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Interview by Margaux Cintrano
Photos: G. Bauce
Tour operator, conservationist, author and photographer, Gianni Bauce from Turin, Italy has always had a passion for learning and sharing the beauty of the world of wildlife: his vivid descriptions, desire to explore, his admiration for his profession, people and places, and the profound values of conservation he holds, and breaths and lives.
Gianni is extremely passionate about wildlife since he was a mere child and he started travelling in Southern Africa, Zimbabwe, his current home, in the early 1990s. He decided to do something more than just travelling in Southern Africa, and he started to look for a way to work and live in Southern Africa .
Gianni Bauce has turned his passion for wildlife into a thriving tourism business, African Path Safaris, a success from the very start.
Margaux: Firstly, could you tell us where you were born and raised ?
Gianni: I was born in Northern Italy, about 50 kms from Turin, and I grew up there.
Margaux: What and who were the catalysts for your studies in Travel Toursim, Hospitality Management and the specialisation in African Safari Tourism ?
Gianni: I have always been extremely passionate about wildlife since I was a kid and I started travelling in Southern Africa (first place was Zimbabwe, my current residence place) in the early 1990s. In 1998 I had decided to do something more than just travelling and I started looking for a way to work and live in Africa.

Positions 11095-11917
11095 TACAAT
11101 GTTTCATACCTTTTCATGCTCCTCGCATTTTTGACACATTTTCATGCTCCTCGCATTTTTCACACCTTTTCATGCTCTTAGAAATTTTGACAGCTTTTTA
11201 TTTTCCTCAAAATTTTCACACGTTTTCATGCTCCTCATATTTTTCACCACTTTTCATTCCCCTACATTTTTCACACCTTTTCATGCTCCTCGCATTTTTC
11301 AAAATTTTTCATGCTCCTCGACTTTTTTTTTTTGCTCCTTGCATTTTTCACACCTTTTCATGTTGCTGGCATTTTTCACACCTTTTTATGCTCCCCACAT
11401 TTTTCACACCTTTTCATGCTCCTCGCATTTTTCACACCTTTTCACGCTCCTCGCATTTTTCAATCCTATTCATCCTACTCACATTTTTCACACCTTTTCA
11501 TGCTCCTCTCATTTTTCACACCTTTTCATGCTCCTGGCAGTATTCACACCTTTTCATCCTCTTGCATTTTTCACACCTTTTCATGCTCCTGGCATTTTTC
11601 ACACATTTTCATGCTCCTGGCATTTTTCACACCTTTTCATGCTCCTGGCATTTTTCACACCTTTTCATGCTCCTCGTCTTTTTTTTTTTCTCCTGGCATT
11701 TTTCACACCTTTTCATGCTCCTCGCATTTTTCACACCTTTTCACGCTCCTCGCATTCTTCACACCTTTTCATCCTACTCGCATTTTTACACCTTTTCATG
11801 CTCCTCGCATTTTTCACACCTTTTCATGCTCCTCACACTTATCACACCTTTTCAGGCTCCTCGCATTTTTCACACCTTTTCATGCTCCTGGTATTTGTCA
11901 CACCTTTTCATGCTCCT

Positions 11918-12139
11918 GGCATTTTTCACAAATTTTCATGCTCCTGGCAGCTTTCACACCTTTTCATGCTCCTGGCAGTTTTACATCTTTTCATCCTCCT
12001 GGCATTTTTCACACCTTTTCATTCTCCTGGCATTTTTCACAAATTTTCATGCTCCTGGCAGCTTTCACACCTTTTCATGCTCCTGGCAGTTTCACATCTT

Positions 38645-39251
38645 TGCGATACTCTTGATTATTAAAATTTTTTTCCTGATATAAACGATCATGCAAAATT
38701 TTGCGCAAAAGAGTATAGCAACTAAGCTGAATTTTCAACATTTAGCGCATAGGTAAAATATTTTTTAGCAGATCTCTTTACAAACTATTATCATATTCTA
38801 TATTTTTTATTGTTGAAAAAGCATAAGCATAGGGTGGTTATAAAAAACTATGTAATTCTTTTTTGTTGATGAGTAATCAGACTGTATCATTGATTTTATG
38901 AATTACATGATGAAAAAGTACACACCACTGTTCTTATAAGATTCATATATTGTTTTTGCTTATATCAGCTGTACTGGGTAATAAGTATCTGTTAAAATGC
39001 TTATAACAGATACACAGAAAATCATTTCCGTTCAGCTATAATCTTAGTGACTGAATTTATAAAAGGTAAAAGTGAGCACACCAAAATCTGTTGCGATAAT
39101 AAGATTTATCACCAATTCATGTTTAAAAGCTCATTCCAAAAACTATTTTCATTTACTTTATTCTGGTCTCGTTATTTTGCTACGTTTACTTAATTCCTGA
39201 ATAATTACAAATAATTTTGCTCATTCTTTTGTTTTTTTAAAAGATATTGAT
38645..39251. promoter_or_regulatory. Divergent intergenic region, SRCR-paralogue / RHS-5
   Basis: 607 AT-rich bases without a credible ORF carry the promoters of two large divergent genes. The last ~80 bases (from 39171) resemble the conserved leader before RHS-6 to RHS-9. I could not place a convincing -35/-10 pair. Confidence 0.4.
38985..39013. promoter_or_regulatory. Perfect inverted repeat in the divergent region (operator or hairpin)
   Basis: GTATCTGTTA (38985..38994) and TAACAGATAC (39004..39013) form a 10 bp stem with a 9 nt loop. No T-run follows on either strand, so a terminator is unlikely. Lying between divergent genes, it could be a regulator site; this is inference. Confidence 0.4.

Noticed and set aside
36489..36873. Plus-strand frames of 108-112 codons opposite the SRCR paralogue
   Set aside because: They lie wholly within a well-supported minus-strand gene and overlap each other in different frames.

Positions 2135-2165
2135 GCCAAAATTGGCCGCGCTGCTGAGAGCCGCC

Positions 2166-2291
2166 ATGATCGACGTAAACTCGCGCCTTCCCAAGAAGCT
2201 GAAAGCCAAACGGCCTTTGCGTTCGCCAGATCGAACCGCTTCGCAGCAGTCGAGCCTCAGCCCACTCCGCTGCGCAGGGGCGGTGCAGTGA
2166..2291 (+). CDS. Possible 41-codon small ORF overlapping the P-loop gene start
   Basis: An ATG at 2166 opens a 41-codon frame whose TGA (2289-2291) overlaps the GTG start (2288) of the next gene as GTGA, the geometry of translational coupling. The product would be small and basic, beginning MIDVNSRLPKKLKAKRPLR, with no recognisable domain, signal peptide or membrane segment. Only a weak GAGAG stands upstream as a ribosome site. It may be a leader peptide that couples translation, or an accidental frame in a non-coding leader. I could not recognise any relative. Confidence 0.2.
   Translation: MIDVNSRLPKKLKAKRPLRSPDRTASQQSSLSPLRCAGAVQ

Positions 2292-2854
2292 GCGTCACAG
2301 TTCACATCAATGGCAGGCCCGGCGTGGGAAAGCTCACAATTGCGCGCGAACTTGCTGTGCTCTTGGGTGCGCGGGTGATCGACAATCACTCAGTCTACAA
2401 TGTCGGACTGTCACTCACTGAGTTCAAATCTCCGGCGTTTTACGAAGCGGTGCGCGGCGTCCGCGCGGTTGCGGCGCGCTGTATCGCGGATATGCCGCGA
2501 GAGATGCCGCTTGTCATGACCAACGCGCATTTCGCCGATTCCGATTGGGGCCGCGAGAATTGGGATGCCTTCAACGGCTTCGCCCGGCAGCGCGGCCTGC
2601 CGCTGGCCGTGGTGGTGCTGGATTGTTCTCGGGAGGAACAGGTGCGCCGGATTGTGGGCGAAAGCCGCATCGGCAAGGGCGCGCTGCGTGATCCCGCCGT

The professional field of Wildlife and Nature Guide was the best choice, so I asked around and finally took a Field Guide course in South Africa. A friend of mine was a member of The Field Guide Association of Southern Africa, and a senior instructor, operating in Kwa-Zulu Natal, so I attended his courses and got my Field Guide licence.
Then, during my long career as a free lance safari guide I continued to take many other courses, amongst which were the venomous snake handling and bites treatments. When I moved to Zimbabwe I had to get my Zimbabwean licence to operate, and then I went to the University of Zimbabwe and received my Tour Guiding & Guest Relation Management certificate.
Tourism and photographic safaris proved to be the best way for me to live close to wildlife. Henceforth, I discovered my passion while showing the beauty of wildlife and my adopted country (Zimbabwe) to other people coupled with a never ceasing passion that is mandatory for every Guide to successfully provide our services to visitors.
Margaux: Tell us about how you first became interested in Africa, about your passion dream profession, and where you take your tour group clients.
Gianni: Apart from my passion for wildlife (when I was a kid the best gifts I received were wildlife books!), my first trip to Africa was due to a Wilburn Smith book, The Elephant Song. After reading this book, I decided to visit Zimbabwe and from then on I fell in love with Africa.
The potential of this country (Zambabwe) is enormous and I had started putting all my efforts into promoting its wonders through my Safari Operations, including bringing people to Zimbabwe and The African Bush Country, which is actually my dream profession and whenever I see people fascinated by the wonders of Africa, I realize and relive my dream.